Anonymous
Anonymous asked in PetsDogs · 6 months ago

How many calories of fat and protein do dogs need per pound of body weight?

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  • 6 months ago

    This really does depend on the type of dog (breed?), age, and whether he has a job or not.

    I know, first-hand, the results of a puppy of my main breed being fed a well-known product which has 32% protein (I don't know about fat) which clearly causes too much growth too fast which in turn runs to structural development problems, or can. With our litters, I'd use something no higher than 28% protein, coupled with the slow-maturing line I had which for some, might have been frustrating in terms of taking a flyer into the ring at 6 months. Trouble is those puppies rarely make adulthood without 'falling apart'.

    I have NEVER looked at feeding my hounds based on what you are asking. I just found a good quality non cereal-based food, with a reasonable protein level, dropping to around 24% max as an adult. And I exercised sensibly through the first year so my puppies remained sound into adulthood.

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  • Anonymous
    6 months ago

    A lot depends on age, breed, and activity of the dog. Dogs that are walking and working all day long, very active and rarely get a chance to lay and relax take a lot more calories than a dog that just lay is around all day long or runs around at their leisure.

    Pups need a different calorie count than an adult dog, seniors need different food vs a pregnant female. It all d p nds.

    You can ask the vet what they put your dog at for calorie count, but the absolute best guide to hoe your dogs doing is to look and feel their bodied.

    Are they chubby and have no tuck at their flanks is or underside. Can you feel fat rolls under their skin, are they out of breath just at a walk? Can you see the heir whole spine bone for bone, or see the bones in their tail?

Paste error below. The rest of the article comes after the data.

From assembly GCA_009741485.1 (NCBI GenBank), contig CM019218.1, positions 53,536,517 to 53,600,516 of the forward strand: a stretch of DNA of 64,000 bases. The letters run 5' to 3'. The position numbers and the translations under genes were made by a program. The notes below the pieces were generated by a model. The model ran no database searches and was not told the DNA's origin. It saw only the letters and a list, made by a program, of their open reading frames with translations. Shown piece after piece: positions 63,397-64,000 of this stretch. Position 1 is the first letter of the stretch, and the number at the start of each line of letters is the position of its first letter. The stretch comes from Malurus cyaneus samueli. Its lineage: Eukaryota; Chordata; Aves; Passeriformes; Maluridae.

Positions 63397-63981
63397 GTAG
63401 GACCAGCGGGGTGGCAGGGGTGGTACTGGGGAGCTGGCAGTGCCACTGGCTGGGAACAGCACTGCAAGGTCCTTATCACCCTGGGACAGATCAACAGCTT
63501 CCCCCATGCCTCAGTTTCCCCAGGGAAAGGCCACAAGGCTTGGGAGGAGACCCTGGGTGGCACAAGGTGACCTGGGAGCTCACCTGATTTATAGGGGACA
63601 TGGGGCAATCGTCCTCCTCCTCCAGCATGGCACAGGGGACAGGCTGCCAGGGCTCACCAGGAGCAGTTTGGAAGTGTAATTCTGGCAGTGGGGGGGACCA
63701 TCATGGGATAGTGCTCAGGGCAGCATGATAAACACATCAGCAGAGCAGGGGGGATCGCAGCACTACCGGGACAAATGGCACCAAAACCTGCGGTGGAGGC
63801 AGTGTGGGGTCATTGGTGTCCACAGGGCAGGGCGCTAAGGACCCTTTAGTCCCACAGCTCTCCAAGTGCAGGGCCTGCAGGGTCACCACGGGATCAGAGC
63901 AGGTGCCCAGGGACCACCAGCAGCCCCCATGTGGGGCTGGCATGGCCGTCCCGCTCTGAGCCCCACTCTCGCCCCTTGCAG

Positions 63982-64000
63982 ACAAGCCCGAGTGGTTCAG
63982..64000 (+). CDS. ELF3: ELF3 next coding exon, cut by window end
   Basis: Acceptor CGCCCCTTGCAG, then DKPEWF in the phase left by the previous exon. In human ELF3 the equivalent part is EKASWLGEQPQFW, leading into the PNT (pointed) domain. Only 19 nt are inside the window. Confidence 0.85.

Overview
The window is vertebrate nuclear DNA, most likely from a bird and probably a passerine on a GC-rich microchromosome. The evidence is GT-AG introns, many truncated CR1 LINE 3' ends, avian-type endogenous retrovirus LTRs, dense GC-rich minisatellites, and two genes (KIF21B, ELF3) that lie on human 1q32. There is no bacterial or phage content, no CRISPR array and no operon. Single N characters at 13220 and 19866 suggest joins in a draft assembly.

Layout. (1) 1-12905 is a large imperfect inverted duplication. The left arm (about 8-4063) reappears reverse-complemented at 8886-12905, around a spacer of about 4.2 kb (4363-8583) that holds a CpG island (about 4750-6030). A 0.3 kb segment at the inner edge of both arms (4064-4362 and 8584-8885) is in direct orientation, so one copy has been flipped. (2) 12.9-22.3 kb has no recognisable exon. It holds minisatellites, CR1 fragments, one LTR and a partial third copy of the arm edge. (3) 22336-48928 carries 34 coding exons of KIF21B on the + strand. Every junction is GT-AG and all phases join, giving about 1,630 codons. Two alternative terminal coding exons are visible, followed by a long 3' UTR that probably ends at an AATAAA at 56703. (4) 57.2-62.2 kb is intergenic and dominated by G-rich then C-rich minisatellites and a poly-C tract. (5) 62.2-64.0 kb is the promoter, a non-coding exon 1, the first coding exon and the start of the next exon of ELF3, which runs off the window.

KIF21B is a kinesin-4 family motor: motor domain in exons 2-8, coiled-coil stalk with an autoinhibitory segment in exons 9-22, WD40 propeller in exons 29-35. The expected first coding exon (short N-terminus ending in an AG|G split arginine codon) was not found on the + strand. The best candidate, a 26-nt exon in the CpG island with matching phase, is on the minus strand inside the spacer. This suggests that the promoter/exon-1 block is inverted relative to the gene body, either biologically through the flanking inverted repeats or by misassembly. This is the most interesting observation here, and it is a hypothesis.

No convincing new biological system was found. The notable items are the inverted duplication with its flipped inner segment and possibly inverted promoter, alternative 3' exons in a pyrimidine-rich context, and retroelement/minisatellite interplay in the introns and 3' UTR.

Besides calorie count and activity, every dog had a similar but different metabolism, what be good for one littermate may not work on its sibling for instance, it may be more active or it’s body may be more efficient in burning the food etc. by feeding the two dogs the exact amount of food daily one may gain weight while the other looses.

    As Jojo posted look at your dog, feel your dog, you should be able to feel the muscles, see the ribs barely through the coat and the dog should look fit. Look up obesity chart for dogs to see the different body types.

    Your vet can point you in the right direction but it’s up to you to fine tune the amounts, more food if the dogs getting too thin. Less if it’s getting fat.

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  • Maxi
    Lv 7
    6 months ago

    Calories used will depend on what your dog does, if it is just a pet that gets the occassional walk, or is walked daily or a dog you do agility/flyball with or a dog that works, herds sheep, police or customs rescue/search dog all use different amouonts of calories........ raw diets need careful planning and consist of meat, organs, veg, fruit and limited amounts of fat and you need to do lots of research before you feed raw designing the diet to suit the individual dog and/or a professional animal nutritionist to advise you ( and that is NOT the vet, they are NOT trained/qualified animal nutritionists)

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  • Jojo
    Lv 7
    6 months ago

    I have never bothered with stuff like that in all my 56 years of dog ownership.

    Just feed a dog a good quality kibble or a diet you know contains all the vitamins and minerals it needs, and the dog will be just fine.

    The outward appearance and condition of a dogs stools and its general take on life should convey to an owner if the dog is healthy or not. Jmo.

    • Verulam 1
      Lv 7
      6 months agoReport

      ^^ Me either!

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  • 6 months ago

    I don't know the exact answer. Better you can ask a veterinary doctor.

    • Verulam 1
      Lv 7
      6 months agoReport

      It would be very rare for every vet to know about every breed/type of dog. Better to ask THE BREEDER!!

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